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The crusaders who launched a bloody holy war against the pagan societies of the Eastern Baltic left a profound legacy – the construction of spectacular castles that still exist today as ruins or preserved as historical monuments, and the development of towns that reorganized the region into a uniquely European society and brought it under Christendom. But the effect that these crusading armies had on the landscape goes even further than architectural changes. Dr. Aleks Pluskowski and Dr. Alex Brown are members of a project team using zooarchaeological, palaeobotanical, geoarchaeological and historical data to study the environmental impacts of the Baltic Crusades and the role they played in this transformative time in history. What effect would these have had on the pre-Christian tribes whose belief systems were tied closely into the natural landscape? Tune in tonight, and find out how the ecological transformations that took place as a result of the Crusades were closely tied with the cultural changes that accompanied them.
Dr Aleks Pluskowski teaches the archaeology of later medieval Europe and crusading at the University of Reading. His interests include exploring ecological diversity across medieval Europe, focused on zooarchaeology and inter-disciplinary perspectives of human-animal relations. He is the author of Wolves and the Wilderness in the Middle Ages (Boydell, 2006), which compares human responses to wolves and their shared environments in medieval Britain and Scandinavia. He has published several articles on responses to the wolf in the Middle Ages, as well as on the treatment of exotic animals, hunting space and broader understandings of predation in medieval society. He is currently preparing two volumes: an ecological survey of medieval Europe, and a new cultural history of the European wolf. Aleks is regularly involved in organising and moderating sessions at international archaeology and medievalist conferences.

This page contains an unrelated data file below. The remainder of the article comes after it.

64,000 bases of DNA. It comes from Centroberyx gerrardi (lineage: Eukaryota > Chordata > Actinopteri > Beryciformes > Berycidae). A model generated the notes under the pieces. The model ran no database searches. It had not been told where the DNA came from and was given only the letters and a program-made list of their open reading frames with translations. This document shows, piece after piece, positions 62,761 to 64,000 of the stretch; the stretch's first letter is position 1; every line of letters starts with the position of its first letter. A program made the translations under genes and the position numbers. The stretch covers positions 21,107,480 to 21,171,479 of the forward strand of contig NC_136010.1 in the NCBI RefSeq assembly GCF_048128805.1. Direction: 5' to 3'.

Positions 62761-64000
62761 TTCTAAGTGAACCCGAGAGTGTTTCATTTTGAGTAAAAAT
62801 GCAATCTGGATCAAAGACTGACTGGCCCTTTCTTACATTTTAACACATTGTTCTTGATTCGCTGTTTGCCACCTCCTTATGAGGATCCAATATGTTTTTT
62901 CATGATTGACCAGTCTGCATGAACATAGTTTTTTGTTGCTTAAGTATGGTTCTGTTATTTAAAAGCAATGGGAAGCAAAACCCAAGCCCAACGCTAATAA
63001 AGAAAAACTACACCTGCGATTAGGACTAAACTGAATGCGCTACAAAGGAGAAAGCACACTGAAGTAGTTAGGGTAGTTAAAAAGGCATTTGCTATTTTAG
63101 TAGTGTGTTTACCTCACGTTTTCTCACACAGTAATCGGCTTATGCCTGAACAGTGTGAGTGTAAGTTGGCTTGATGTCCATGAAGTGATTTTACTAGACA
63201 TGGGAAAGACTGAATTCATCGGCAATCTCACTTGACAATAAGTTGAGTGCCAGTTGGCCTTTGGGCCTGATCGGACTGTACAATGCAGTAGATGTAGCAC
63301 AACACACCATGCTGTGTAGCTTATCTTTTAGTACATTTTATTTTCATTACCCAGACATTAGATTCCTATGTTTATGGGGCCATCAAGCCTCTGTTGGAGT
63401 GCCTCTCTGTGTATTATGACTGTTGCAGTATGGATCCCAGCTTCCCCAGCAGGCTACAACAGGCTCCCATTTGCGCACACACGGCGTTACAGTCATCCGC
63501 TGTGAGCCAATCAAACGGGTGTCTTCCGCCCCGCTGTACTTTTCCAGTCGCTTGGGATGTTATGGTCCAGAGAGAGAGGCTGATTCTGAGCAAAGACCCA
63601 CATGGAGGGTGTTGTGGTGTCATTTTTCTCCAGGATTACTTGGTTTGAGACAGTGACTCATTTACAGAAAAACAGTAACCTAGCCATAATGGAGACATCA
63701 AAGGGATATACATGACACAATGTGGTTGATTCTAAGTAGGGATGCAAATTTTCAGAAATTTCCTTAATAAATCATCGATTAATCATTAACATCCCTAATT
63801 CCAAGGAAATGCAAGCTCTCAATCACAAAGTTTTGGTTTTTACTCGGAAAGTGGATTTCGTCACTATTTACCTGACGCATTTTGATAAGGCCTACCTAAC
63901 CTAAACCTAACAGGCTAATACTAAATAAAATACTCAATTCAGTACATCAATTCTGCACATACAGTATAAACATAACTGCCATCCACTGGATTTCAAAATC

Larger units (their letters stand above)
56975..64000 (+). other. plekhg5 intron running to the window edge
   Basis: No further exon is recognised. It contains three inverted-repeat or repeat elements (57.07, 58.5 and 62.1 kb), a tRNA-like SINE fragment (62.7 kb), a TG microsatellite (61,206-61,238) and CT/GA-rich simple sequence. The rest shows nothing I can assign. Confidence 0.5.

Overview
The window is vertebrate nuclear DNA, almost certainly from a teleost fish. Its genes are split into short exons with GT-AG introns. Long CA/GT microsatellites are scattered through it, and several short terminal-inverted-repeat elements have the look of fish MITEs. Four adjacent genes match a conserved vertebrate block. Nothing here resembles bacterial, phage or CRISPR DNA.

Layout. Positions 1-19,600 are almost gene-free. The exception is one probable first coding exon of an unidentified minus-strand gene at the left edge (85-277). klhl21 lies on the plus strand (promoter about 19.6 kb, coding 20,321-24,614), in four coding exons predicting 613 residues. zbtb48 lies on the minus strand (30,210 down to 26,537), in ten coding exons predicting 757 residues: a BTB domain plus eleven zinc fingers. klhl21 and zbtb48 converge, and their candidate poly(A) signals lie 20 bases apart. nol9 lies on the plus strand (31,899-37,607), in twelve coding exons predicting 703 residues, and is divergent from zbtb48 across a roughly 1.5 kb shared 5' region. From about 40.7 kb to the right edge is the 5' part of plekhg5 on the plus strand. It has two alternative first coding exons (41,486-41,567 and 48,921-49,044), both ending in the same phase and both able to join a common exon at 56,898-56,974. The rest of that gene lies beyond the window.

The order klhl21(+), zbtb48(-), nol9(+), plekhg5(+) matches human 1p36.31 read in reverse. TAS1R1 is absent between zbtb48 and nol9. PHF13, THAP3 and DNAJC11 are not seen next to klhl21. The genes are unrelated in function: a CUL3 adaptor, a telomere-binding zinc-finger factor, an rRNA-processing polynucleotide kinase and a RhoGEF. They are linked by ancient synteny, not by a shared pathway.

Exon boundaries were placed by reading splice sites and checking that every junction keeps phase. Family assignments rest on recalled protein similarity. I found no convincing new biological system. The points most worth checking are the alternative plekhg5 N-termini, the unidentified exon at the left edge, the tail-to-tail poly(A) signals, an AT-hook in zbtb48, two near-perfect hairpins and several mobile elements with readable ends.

Dr. Alex Brown is currently employed as a Post-Doctoral Research Associate on the Ecology of Crusading Project (2010-2014), funded by the European Research Council. His research interests centre on the application of palaeoecology as a tool for investigating past human-environment interactions over the course of the Holocene. Alex has over ten years’ experience working in intertidal and wetland landscapes, completing his PhD (2005) on the evidence for human impact on the prehistoric landscapes of the Severn Estuary (UK), linked to the NERC funded Mesolithic to Neolithic Coastal Environmental Change Project. Alex is also co-director (with Martin Bell) of the Peterstone Palaeochannels Project, which has been investigating the traces of Bronze Age activity within the Welsh Severn Estuary. Alex has a particular research interest in the ecology of frontier landscapes and the ecological responses to human agency and cultural change, currently focused on Medieval Europe. Alex is also developing research on the landscape impact of the Mongol invasions of central Europe.